Vicente Amigo's stunning "Concierto for Flamenco Guitar and Symphony Orchestra" [Poeta, Sony Records SRCS 8532, 1997] proved perfect playground to observe these effects in action. Rather than honing in on the edgy, articulated, angular frisson elements of Amigo's guitar and their echoes in large juxtaposed sections of the orchestra, the JD300 focused on the singing qualities of the composition. Areas of specific mayhem -- complicated rhythmic structures interfacing like multiple zippers but requiring extreme precision, articulation and incisiveness to mesh and catch -- ended up blurring a bit, coming across as rounder, softer and less clear-cut than I'm used to with this true 'reference' recording (very hard to find but well worth the effort!).

Chris Johnson conducted a low frequency square wave test on the JD300's transformers and pronounced the measurements "extremely good for a SET design - exceptional performance at the frequency extremes, not a traditional strength of a tube amp". Thus presumably more a function of the chosen output tubes (Russian Electro Harmonix) rather than the iron behind 'em, the 300B-typical midrange-y focus has definitely expanded in this implementation and thus been equalized or spread across the entire audible spectrum. Still, the end result didn't exhibit the kind of treble openness and airiness you get with solid-state amps and especially many of the modern 'digital' variants.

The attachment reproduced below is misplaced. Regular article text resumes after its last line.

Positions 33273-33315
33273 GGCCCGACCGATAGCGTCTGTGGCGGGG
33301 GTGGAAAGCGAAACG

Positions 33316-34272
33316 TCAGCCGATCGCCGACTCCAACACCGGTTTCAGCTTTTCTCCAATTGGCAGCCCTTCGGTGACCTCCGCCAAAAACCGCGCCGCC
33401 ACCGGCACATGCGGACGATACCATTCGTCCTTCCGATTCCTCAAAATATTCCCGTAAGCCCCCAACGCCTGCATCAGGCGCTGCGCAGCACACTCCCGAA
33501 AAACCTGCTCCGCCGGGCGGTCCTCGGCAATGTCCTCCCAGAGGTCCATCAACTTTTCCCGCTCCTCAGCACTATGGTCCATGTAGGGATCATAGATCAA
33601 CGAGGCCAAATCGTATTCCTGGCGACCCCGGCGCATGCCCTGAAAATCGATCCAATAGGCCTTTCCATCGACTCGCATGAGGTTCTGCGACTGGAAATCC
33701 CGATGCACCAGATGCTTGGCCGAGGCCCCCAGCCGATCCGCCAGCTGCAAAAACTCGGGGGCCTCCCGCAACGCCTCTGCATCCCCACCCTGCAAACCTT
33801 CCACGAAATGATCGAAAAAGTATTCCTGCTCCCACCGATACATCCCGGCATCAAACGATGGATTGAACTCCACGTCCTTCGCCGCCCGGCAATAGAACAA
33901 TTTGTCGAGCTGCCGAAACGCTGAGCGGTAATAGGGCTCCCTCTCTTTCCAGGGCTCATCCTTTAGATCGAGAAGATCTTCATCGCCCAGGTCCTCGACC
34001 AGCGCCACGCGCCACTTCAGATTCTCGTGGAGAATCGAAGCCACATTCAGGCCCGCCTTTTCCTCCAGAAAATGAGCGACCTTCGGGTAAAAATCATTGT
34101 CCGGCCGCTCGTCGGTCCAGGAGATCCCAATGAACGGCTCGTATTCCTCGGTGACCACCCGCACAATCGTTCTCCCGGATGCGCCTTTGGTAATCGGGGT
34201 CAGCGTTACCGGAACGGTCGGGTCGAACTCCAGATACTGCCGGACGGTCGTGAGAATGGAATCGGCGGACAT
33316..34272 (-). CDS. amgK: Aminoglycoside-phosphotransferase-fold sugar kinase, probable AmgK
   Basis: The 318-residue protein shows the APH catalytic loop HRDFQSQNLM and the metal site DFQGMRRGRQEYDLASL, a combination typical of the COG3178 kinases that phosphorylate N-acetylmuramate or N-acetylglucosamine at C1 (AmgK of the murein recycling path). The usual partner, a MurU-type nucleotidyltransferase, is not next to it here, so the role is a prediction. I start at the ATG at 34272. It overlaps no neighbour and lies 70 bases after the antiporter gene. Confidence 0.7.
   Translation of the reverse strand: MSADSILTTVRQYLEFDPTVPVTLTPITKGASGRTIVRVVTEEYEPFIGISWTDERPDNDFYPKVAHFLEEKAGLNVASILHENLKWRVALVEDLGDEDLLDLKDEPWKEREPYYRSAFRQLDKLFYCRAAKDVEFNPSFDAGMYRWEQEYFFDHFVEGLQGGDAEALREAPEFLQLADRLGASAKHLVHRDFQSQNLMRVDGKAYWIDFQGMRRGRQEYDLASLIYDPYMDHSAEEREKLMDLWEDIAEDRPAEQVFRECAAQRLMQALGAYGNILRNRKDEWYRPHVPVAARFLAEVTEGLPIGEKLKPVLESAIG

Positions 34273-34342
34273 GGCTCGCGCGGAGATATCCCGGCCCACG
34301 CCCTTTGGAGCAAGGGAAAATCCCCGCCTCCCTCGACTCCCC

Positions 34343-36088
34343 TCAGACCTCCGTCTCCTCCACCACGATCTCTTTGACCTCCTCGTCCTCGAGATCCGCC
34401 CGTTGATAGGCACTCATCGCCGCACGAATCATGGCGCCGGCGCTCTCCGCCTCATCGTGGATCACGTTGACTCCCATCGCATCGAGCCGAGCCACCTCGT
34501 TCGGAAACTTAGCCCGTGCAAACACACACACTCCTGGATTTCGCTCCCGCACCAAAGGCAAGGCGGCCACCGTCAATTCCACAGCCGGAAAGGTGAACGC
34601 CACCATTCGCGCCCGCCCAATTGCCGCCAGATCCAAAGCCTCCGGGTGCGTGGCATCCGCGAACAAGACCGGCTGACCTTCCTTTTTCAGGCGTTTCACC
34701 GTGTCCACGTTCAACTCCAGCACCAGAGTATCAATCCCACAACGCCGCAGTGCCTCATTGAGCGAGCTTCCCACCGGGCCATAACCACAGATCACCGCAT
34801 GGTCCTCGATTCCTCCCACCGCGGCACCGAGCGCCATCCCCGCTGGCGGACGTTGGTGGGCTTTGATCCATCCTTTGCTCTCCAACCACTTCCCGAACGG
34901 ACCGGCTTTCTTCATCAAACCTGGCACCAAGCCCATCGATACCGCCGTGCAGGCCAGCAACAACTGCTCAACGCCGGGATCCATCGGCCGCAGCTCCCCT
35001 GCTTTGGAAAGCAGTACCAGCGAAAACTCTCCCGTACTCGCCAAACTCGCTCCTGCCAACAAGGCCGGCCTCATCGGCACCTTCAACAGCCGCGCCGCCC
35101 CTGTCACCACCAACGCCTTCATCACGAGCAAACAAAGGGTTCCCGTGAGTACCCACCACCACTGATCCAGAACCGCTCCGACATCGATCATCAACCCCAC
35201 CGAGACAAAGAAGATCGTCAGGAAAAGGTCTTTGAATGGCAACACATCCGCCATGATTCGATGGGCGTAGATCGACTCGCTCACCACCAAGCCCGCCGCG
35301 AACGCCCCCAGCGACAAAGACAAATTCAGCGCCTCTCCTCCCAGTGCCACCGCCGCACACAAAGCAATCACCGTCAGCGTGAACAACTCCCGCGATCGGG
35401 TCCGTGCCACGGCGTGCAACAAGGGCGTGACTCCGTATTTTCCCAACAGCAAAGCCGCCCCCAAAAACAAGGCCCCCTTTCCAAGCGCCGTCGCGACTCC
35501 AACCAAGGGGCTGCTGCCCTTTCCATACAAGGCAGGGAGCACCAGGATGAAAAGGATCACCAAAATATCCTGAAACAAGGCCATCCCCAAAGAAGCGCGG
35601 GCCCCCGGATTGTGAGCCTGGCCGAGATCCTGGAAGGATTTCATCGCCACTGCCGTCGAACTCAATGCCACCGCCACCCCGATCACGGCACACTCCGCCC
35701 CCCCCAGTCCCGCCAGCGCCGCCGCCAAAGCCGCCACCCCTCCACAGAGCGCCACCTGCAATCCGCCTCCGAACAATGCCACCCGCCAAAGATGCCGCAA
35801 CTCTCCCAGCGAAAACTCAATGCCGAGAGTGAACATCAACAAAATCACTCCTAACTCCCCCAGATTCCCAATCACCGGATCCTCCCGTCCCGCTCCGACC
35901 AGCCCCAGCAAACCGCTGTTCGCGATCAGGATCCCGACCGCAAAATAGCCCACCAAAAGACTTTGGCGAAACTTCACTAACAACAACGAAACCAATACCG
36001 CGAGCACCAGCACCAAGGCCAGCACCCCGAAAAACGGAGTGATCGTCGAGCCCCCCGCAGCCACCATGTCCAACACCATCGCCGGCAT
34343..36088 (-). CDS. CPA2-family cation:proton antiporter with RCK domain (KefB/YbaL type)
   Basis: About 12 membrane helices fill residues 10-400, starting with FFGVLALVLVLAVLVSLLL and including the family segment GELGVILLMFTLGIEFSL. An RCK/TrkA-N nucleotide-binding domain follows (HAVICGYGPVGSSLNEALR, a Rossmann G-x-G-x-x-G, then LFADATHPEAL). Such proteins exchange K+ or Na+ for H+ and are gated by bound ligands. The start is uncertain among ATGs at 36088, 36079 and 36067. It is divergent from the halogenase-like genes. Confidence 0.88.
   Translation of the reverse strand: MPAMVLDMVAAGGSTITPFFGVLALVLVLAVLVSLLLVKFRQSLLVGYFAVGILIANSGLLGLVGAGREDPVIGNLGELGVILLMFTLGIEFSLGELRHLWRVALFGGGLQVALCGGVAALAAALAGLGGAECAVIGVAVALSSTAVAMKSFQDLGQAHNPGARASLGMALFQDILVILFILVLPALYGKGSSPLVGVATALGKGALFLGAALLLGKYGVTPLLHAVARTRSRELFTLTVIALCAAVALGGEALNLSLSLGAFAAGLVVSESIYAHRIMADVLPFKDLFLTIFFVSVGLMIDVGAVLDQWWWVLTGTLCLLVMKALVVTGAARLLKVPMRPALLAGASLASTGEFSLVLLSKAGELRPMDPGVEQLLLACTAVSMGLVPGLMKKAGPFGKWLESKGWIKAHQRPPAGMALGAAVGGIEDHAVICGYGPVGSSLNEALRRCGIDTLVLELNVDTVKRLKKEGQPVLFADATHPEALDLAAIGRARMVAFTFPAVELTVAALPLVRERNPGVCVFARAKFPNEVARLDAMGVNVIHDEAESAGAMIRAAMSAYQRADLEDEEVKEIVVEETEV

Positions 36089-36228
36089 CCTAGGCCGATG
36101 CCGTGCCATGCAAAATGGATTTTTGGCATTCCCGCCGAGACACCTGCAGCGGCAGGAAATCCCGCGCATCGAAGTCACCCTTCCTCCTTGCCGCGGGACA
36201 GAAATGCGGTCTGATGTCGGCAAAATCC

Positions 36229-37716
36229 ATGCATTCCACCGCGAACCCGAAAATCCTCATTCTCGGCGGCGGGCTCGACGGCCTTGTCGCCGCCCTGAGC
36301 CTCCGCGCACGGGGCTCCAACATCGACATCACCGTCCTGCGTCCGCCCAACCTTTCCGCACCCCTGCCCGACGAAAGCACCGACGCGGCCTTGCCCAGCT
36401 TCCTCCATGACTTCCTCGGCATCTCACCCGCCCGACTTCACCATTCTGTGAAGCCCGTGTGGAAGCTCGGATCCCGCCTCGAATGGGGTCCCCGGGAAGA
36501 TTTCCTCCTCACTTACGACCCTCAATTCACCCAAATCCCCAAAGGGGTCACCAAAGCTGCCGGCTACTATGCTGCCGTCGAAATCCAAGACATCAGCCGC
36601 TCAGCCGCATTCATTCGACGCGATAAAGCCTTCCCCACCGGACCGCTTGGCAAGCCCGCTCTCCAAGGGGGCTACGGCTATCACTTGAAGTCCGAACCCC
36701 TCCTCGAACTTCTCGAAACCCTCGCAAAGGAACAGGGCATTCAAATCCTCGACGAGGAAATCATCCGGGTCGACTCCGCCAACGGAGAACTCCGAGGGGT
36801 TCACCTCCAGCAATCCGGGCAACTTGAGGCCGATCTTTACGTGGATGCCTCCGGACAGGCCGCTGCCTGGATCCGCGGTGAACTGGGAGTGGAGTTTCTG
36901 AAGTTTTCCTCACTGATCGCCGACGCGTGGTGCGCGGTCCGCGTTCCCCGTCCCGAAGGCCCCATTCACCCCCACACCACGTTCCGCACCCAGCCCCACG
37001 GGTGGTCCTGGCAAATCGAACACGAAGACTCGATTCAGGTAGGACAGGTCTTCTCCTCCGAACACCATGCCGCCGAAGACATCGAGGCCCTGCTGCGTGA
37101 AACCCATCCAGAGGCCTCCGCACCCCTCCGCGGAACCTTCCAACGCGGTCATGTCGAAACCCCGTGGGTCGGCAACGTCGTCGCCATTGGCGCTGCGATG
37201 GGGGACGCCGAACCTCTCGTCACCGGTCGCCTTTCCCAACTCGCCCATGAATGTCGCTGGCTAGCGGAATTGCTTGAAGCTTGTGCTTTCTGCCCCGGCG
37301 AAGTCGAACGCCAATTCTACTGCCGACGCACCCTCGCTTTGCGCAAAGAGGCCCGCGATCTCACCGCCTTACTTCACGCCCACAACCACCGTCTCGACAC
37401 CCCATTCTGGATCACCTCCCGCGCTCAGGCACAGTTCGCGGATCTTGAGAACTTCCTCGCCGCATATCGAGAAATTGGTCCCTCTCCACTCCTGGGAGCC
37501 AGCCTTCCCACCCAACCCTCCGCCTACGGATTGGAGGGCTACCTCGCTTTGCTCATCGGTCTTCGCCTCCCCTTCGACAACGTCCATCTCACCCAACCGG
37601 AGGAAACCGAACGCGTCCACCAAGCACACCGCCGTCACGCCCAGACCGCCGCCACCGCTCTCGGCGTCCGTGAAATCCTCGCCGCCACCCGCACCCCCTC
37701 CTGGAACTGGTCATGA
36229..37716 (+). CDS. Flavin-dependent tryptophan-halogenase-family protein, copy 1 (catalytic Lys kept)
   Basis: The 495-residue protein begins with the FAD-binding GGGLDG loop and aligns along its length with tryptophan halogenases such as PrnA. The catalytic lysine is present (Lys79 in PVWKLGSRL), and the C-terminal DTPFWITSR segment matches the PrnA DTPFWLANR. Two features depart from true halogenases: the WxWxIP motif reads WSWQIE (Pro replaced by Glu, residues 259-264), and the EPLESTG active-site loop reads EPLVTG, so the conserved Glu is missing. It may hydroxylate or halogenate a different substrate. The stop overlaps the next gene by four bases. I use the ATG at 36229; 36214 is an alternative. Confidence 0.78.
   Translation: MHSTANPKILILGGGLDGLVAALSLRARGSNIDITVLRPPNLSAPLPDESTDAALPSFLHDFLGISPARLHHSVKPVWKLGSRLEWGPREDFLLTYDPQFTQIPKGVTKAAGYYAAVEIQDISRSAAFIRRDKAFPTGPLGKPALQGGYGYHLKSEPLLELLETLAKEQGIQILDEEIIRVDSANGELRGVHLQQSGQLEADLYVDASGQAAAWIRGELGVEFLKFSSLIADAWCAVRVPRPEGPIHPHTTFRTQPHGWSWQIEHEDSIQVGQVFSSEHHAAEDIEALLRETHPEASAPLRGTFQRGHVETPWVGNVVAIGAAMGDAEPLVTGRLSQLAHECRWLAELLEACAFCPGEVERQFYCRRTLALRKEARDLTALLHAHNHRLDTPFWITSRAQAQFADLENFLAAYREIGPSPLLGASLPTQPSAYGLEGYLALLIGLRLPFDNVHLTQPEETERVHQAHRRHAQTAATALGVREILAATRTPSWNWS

This meant that some of the ambient cues present on the Amigo recording weren't resolved with quite the usual 'clear skies' visibility, feeling a bit opaque. This brings me back to my earlier statement that the Jolida is less of a visual and more of a tactile performer. Alas, strategic system tweaking managed to banish a certain overcast in that department. In my review of the Omega Mikro Ebony digital interconnect with active DC bias on its barely-there mesh shield, I described how amazingly potent of an aural Tylenol it is. To stay with this image, it thins the blood to quicken the pulse. It also mandates carefully measured employ to not abandon all body in the quest for speed and treble brilliance. After all, it unapologetically works as a thinning agent, stripping away fat and grizzle. Replacing the warmer, fuller Furutech Digi. Reference sound with this very fast, open, crystalline and immediate Mapleshade signature sound was, on the Jolida, a match made in heaven. I got more apparent resolution without upsetting its very melodious core traits. .